10 Small Business Marketing Ideas for Fall

Fall isn’t just about cooler weather, NFL games, and pumpkin spice lattes. It’s also a fantastic marketing opportunity in disguise for small business owners. Think of this season as a time to pull off two very important tasks—attracting new customers and making your existing ones feel special during the run-up to the holiday season.

With autumn right around the corner, what better time to get a jump on fall marketing ideas? We’ve got you covered, whether you’re a brick-and-mortar storefront or a digital business that lives online. We’re all looking for ways to authentically connect with our customer base (and have a little fun while doing it). Leverage the crisp fall months to grow your business with these 10 seasonal marketing strategies.

10 Fall-Themed Marketing Ideas for Your Small Business

The best marketing efforts are ones that are tailored to your unique business and clientele. No two businesses are alike, but these fall marketing ideas are great for sparking your creativity and getting your inspiration flowing. It’s all about infusing fall-themed ideas into the marketing strategies you’re already leaning on to meet your specific business goals.

1. Fall-Specific Content Marketing

In case you haven’t already embraced it, content marketing is an essential part of an effective overarching marketing plan. The idea is to create helpful, original blog posts and/or videos that appeal to your key demographic and help make their lives a little easier. Building trust through engaging, useful content can be a powerful tool for cultivating brand loyalty.

The question then becomes: How can you put a fall twist on your small business’s content marketing strategy? Think in terms of your unique brand identity. Is your tone playful and conversational? If you run a pastry shop, a fun post about DIY fall desserts, for example, could get a lot of traction. Meanwhile, a small accounting firm might focus on September tax deadlines. No matter what, position your business as an authority the reader can trust.

2. Fall Contests and Giveaways

Fall marketing ideas are designed to engage your audience. If you have a physical space, hosting a fall-themed event (in accordance with CDC guidelines, of course) could be an effective way for customers to get to know your business. For example, a fall-themed raffle that donates a portion of the proceeds to a local charity or food bank ties nicely into Thanksgiving.

Your social media channels are also ideal platforms for hosting fall contests and giveaways. One creative hack for gaining new followers is to prompt folks to follow your account or tag a friend in order to participate. From there, you can structure the promotion itself in any number of ways—from a fall-inspired Instagram photo contest to an interactive Facebook Live event. Just be sure to publicly call out the winner.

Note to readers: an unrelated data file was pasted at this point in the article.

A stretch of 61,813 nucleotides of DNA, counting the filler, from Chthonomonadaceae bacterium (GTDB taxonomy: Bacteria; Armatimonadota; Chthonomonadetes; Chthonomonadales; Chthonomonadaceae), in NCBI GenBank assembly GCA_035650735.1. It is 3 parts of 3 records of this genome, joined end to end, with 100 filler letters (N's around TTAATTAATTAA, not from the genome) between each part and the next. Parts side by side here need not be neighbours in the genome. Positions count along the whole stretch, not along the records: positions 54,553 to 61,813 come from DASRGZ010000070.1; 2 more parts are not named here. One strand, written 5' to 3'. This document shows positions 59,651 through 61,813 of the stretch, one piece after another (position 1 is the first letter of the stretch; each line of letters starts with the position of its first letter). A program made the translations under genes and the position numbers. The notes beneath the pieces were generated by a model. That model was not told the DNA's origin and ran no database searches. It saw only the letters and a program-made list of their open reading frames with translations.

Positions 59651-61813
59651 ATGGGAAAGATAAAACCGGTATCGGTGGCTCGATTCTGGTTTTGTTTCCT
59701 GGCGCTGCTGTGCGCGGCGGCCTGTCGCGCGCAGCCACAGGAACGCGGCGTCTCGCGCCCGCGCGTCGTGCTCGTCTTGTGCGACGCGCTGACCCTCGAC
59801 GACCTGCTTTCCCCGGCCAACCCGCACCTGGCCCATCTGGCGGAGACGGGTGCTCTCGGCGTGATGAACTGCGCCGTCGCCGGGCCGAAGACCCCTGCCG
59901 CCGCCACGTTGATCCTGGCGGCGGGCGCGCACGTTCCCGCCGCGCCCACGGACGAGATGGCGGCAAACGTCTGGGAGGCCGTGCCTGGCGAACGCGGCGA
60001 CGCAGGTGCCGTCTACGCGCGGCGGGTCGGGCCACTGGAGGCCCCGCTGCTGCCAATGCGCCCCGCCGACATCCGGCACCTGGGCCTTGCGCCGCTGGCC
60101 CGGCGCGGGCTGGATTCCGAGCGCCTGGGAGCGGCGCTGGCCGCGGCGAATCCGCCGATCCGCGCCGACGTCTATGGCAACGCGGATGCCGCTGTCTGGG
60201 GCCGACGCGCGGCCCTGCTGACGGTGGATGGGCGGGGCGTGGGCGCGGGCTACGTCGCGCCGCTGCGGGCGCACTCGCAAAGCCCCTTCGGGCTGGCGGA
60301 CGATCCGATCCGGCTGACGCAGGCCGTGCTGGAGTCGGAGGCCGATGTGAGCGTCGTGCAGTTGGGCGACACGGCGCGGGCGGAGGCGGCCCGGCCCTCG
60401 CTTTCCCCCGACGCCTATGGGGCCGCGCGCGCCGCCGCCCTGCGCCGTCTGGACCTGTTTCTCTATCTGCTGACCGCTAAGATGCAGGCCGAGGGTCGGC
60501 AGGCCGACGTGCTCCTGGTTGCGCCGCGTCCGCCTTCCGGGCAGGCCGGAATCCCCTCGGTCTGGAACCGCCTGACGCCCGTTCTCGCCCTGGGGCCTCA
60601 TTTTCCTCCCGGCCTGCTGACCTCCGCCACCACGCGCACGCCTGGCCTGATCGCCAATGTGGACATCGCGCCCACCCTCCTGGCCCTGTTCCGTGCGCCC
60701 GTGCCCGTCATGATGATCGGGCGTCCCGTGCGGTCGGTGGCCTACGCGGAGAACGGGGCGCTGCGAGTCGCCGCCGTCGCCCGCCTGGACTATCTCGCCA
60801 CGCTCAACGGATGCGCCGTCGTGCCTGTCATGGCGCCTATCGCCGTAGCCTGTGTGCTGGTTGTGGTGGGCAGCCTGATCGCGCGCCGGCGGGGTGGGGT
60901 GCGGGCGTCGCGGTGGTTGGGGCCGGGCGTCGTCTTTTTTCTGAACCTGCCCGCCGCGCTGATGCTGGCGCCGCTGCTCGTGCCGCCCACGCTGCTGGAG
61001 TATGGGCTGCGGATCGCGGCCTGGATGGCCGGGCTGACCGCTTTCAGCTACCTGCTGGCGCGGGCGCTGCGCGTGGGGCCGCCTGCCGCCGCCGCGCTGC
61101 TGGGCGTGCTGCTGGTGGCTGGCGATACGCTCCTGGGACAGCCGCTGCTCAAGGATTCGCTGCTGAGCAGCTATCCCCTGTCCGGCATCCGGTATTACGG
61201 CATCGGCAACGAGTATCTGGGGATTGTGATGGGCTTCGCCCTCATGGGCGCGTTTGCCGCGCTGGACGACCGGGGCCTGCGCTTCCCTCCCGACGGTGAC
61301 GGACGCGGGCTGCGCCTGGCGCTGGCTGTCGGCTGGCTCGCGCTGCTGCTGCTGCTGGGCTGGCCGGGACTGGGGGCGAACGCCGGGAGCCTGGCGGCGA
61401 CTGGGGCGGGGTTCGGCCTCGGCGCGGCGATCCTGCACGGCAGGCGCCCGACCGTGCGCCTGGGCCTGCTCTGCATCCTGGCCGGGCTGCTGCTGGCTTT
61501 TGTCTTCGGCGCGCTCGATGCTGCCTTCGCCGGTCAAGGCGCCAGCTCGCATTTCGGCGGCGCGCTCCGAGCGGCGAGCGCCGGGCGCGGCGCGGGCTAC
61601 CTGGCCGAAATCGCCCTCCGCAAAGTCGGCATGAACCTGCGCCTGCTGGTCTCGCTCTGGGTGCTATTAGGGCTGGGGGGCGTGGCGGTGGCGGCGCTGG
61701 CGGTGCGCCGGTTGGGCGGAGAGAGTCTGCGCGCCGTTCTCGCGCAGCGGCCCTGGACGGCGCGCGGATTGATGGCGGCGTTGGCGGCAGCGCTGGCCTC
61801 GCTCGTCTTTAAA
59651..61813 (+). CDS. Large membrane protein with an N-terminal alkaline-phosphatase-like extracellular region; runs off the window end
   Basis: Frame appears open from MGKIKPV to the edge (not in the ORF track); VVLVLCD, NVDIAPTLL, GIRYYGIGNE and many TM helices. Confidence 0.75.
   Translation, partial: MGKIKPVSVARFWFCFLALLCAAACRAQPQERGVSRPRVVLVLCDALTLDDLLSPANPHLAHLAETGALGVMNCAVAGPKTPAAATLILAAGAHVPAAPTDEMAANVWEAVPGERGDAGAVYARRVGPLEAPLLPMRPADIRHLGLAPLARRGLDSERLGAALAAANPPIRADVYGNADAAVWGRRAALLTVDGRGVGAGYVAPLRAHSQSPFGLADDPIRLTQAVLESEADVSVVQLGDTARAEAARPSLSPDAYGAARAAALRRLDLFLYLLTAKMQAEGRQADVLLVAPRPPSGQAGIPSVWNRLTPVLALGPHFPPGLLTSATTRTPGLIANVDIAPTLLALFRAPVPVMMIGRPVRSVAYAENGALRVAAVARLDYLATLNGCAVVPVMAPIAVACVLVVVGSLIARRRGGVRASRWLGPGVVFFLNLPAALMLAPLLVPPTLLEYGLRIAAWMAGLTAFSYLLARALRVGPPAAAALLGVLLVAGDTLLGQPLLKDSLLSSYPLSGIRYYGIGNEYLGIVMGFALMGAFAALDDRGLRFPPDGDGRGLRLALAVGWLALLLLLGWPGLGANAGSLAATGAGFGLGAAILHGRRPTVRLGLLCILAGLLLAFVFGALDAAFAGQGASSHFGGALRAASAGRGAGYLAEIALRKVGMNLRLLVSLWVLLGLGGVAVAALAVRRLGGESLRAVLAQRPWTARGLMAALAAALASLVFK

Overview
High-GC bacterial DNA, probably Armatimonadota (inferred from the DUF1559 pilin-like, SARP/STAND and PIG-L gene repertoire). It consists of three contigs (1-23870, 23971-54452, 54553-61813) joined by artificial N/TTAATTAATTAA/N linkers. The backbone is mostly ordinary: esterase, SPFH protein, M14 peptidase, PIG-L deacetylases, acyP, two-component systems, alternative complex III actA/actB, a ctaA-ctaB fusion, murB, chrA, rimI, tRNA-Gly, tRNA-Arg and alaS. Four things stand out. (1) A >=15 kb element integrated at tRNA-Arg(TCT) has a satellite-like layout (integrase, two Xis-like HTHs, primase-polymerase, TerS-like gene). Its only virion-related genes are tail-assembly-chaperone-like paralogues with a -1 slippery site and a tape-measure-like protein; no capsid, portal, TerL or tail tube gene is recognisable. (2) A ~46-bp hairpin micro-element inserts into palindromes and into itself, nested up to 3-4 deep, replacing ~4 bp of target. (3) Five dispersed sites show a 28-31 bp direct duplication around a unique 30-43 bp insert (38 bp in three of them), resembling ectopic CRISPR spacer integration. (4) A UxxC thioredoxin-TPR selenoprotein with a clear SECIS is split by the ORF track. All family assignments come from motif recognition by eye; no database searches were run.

3. Get Your Business in the Fall Spirit

Storefronts have a big opportunity to have fun with this season. Adorning your business’s exterior with festive decorations like haystacks and pumpkins is like an open invitation to the community. If local rules allow, consider a sidewalk chalkboard easel and enlist an artistic employee to style it with decorative messages and art—these are nice little touches that help humanize your brand. The same can be said for small businesses that welcome trick-or-treaters.

Those with an online presence can update their website with fall features and news updates. Take it a step further by creating fall editions of popular branded merchandise. You can elevate things like T-shirts, accessories, and coffee mugs that already bear your logo by giving them a fall twist and selling them online.

4. Create Special Fall Products or Services

We’ve all seen marketers who’ve had success putting the scarcity principle to work in their favor. The idea, popularized by sales and marketing expert Dr. Robert Cialdini, suggests that consumers are more likely to be attracted to items that are only available in limited quantities.

We saw this in action when Starbucks released the limited-time Unicorn Frappuccino[1] in 2017. It was a runaway hit that sold out quickly across the U.S. Take a close look at your products and services and ask yourself where you might add some unique fall offerings. Introducing seasonal fall products that are exclusive to this time of year could very well drive consumer interest if marketed appropriately.

5. Fall-Themed Direct Mail Campaign  

Sending things by mail is something of a lost art these days, which is probably why people get a kick out of receiving something in their mailbox. To add value to your direct mail campaign, include a coupon that’s only valid for a limited time. Alternatively, you could simply highlight a fall-themed sale your business is running. A 2018 RetailMeNot survey found that 67% of consumers have made unplanned purchases simply because they found a discount.[2]

The U.S. Small Business Administration suggests targeting existing customers with direct mail first to get the ball rolling.[3] Don’t forget to give the design some fall flair.

6. Infuse Fall Energy Into Your Social Media Channels